Some friends have participated in religious liturgies this month, and with those friends I’ve been reflecting on the multitude of stories that we recount around Passover and Easter. There are a world of possible insights to draw from them — including the following.
Last Sunday, Palm Sunday, Rabbi David Ingber explored the meaning of freedom for a modern mixed multitude at St. Francis Xavier church in New York. He recounted the Israelite exodus memorialized by the Passover Seder: the Passover/Exodus story culminates with tears of sorrow and tears of relief, some people saved and others drowned. I’ve been thinking a lot about how he read it: a story of Israelites winning and Egyptians losing, a zero-sum game that contemporary freedom evangelists should seek to outgrow.
We won’t be fooled by movements which free only some of us and in which our so-called “freedom” rests upon enslavement or embitterment of others… God help us dream new paths to freedom so that the next sea-opening is not also a drowning, so that our singing is never again their wailing.
— R. David Ingber
The recent and very public arguments among Christian proponents of different hell doctrines put a big spotlight on the zero-sum game for me. Whatever each model might otherwise resolve, all of them amplify the idea that some will drown while others escape, that some will sing a new song while others gnash their teeth, and that this is a good that will be so eternally.
Along with Ingber’s comments, another contrast came to me from Buddhism’ first universal vow, which I read this week. The author who shared it was a Catholic priest who had received this redemption vow from a friend at one of the darkest moments in his life. The vow gave him the language he needed to figure out how to emerge from his darkness, he stabilized, and went on to a deeply transformative ministerial life.
I take upon myself the burden of my suffering brothers and sisters; I am resolved to do so. I will endure it. I will not turn or run away. I will not turn back. I cannot.
And why? My endeavors do not merely aim at my own deliverance. I must help all my brothers and sisters cross the stream of this life which is so difficult to cross. With the help of the boat of compassion I must help them across the stream. I would fain become a soother of all the sorrows of my brothers and sisters. May I be a balm to those who are sick, their healer and servant until sickness come never again. May I become an unfailing store for my poor brothers and sisters and serve them in their need. May I be, in the famine at the ages’ end, their drink and their meat.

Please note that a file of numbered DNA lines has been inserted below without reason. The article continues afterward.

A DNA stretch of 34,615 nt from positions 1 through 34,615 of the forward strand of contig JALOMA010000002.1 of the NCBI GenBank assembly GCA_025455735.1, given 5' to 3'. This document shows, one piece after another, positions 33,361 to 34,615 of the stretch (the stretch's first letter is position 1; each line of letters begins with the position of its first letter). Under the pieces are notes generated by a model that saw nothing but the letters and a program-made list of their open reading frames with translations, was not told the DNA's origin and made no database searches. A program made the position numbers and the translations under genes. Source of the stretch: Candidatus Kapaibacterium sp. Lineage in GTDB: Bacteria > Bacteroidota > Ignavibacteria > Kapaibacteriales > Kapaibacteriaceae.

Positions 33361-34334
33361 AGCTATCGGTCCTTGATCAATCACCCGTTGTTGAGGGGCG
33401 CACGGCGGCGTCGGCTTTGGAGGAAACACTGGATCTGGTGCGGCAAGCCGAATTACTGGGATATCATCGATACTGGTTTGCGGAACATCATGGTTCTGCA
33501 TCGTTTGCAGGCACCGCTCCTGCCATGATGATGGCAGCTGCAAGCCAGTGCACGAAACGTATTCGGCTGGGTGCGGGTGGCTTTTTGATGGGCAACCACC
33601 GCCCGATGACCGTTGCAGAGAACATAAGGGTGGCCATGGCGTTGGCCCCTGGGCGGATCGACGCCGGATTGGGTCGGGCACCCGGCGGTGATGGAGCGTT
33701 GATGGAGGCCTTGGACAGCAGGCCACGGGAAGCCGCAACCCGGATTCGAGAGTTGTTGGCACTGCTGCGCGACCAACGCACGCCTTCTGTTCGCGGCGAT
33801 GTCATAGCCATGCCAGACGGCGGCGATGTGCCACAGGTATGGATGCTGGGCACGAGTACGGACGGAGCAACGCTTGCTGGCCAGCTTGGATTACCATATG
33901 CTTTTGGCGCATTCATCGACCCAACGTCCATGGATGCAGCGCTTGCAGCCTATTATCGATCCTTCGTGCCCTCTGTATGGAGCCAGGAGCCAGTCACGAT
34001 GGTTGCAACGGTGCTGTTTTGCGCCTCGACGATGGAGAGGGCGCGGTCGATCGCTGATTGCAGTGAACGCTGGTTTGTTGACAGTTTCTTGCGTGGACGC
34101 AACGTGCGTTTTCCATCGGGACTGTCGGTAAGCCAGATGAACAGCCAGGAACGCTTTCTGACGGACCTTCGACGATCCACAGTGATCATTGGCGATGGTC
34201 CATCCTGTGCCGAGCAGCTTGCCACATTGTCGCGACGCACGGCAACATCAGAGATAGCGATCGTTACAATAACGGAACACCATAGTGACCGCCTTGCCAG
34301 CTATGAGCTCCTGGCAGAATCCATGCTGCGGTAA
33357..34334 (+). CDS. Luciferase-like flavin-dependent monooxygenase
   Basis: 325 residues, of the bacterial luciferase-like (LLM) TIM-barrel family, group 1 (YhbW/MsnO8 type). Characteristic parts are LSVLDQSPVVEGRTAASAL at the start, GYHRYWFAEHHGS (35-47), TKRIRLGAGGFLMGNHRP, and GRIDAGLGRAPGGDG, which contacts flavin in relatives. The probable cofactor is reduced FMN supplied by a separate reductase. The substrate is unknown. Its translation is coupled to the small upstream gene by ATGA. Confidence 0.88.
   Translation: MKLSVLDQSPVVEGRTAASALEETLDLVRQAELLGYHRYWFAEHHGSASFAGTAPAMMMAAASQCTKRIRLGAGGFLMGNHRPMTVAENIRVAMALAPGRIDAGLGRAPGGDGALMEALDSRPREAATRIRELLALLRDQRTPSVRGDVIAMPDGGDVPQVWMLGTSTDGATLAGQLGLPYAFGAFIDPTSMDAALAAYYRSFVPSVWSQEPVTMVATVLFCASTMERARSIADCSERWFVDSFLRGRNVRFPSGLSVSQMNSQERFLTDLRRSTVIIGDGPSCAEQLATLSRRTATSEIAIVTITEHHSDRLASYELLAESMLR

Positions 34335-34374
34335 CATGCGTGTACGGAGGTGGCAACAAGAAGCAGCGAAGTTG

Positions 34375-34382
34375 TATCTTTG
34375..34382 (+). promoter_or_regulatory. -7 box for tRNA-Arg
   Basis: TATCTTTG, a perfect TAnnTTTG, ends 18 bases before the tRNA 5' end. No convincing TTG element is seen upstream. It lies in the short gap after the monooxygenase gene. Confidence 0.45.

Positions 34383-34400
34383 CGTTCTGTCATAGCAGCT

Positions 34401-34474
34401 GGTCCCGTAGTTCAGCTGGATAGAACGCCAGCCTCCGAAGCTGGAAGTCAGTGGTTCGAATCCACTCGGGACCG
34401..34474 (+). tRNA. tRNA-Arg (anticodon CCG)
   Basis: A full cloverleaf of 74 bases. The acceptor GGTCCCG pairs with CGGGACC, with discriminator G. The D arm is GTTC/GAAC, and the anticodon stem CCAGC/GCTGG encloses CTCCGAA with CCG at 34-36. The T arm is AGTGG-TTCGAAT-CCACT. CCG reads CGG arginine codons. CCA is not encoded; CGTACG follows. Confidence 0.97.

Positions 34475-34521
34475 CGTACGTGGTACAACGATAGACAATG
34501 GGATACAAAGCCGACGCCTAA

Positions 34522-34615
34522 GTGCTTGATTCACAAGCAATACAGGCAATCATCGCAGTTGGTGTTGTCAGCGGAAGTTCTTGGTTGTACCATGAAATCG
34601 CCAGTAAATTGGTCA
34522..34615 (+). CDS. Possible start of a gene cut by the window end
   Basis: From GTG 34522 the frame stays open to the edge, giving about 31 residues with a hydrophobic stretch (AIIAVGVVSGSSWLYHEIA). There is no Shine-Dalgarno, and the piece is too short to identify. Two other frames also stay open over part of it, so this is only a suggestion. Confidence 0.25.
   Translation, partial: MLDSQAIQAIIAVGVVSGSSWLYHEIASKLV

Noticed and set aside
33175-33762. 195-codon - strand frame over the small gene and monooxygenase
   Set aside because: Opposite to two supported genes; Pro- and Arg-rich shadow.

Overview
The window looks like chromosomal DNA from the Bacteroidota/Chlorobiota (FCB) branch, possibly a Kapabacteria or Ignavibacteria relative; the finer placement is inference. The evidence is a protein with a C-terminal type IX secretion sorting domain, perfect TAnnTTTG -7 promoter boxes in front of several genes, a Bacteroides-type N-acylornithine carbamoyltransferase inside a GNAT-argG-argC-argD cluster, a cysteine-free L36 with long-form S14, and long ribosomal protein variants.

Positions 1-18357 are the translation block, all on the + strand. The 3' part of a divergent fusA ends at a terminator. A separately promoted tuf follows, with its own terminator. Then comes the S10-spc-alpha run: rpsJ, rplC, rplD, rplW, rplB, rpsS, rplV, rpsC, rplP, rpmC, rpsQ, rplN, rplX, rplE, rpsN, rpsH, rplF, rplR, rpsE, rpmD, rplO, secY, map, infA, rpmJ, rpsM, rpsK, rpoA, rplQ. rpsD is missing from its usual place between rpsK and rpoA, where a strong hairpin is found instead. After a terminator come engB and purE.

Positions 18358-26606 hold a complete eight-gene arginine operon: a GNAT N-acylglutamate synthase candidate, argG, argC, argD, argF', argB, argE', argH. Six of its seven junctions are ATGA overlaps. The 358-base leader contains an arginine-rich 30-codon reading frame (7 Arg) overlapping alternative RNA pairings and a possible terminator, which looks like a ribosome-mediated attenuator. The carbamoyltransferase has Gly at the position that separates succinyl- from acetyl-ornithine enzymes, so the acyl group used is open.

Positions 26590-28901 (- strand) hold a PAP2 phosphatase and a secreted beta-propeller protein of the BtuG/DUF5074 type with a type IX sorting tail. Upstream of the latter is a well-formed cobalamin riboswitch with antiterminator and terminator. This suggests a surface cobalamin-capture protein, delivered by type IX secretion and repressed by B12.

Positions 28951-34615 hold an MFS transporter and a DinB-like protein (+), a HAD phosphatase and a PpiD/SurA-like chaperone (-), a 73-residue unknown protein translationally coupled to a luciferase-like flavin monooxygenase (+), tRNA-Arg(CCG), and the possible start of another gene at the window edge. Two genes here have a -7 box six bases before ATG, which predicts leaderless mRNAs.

My own being, all my life, all my spirituality in the past, present, and future, I surrender that my brothers and sisters may win through to their end, for they dwell in my spirit.
A person who took on this vow might have a rough time assuming that his or her enlightenment could be had at others’ expense: if you live for service to all, then service to just some won’t satisfy you. Instead one must assume that one’s life’s work will be bound up in the lives and experiences of one’s entire human family: the whole with the tribe, not the remnant over the rest. I don’t think this vow is just about universal scope either; Easter sermons ritually describe the Christian narrative as universally important, but whenever the Easter story is framed only in historical terms, it’s rarely also taught as a symbol of universal experience — universal compassion and universal participation.
Twitter is replete with tweets about what the Paschal season “really means,” as if without the Twitterati we’d collapse under a candy avalanche with nary an opportunity to contemplate sacrifice, redemption, or renewal. But thanks to the contributions I’ve shared in this note (one of which I got via Twitter, lol), I’ve been imprinted with the phrase “participation without partiality.” PWP: How might I embody universal relationship while also living in a society and amongst people who treasure partial, zero-sum relationships over impartial, non-zero-sum ones? I don’t have much more to say to that yet, except the sense that it’s something I should keep embodying, and that I shouldn’t retreat into partiality whatever my incentives.
May your coming week be filled with moderate consumption of leftover chocolate. And immoderate perception of love.